For decades, two fusion modes were thought to control hormone and transmitter release essential to life; one facilitates release via fusion pore dilation and flattening (full collapse), and the other limits release by closing a narrow fusion pore (kiss-and-run). Using super-resolution stimulated emission depletion (STED) microscopy to visualize fusion modes of dense-core vesicles in neuroendocrine cells, we find that facilitation of release is mediated not by full collapse but by shrink fusion, in which the Ω-profile generated by vesicle fusion shrinks but maintains a large non-dilating pore. We discover that the physiological osmotic pressure of a cell squeezes, but does not dilate, the Ω-profile, which explains why shrink fusion prevails over full collapse. Instead of kiss-and-run, enlarge fusion, in which Ω-profiles grow while maintaining a narrow pore, slows down release. Shrink and enlarge fusion may thus account for diverse hormone and transmitter release kinetics observed in secretory cells, previously interpreted within the full-collapse/kiss-and-run framework.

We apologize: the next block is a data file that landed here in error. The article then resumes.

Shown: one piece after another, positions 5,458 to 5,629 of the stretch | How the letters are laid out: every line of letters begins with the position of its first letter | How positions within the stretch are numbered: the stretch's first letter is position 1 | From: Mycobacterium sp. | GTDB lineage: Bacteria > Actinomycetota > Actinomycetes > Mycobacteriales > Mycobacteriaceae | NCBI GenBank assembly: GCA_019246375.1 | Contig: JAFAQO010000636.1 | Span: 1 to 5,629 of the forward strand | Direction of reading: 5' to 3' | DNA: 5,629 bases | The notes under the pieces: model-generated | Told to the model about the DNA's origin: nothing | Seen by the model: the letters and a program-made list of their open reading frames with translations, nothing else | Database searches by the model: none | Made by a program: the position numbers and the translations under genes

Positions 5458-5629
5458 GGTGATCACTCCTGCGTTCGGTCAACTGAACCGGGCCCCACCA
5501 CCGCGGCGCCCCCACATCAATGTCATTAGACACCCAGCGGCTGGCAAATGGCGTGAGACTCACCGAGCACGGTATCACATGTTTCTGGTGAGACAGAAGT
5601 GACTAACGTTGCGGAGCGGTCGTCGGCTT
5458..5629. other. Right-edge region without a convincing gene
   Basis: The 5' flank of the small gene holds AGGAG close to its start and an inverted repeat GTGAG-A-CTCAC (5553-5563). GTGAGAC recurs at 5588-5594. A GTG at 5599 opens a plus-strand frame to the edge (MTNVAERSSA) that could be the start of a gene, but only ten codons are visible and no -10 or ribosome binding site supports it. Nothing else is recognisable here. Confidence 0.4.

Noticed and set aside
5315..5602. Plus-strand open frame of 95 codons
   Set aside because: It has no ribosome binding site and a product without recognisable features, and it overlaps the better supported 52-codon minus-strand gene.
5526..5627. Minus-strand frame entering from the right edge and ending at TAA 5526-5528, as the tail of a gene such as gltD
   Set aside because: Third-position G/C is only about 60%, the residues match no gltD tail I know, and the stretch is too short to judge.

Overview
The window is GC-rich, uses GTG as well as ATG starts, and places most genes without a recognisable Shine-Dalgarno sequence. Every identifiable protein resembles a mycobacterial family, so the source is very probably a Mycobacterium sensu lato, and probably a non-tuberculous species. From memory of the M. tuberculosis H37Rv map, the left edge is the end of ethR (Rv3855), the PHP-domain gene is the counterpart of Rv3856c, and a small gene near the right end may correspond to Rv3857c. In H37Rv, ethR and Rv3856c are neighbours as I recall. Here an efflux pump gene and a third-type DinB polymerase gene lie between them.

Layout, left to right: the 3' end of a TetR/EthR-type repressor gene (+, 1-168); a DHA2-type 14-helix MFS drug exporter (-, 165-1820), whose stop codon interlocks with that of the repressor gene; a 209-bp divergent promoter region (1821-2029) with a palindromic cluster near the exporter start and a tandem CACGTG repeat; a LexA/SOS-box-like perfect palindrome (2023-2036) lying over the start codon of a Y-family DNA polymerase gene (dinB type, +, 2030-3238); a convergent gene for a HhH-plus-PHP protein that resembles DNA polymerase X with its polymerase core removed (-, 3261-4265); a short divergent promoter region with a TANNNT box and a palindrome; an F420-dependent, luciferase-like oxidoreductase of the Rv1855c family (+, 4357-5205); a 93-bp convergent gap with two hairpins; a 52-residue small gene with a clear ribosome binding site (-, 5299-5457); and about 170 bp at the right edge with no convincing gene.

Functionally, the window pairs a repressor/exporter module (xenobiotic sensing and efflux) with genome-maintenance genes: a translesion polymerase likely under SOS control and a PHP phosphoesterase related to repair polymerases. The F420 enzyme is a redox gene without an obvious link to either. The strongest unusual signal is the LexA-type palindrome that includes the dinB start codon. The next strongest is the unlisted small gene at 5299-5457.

|Состояние||Опубликовано - 10 фев 2020|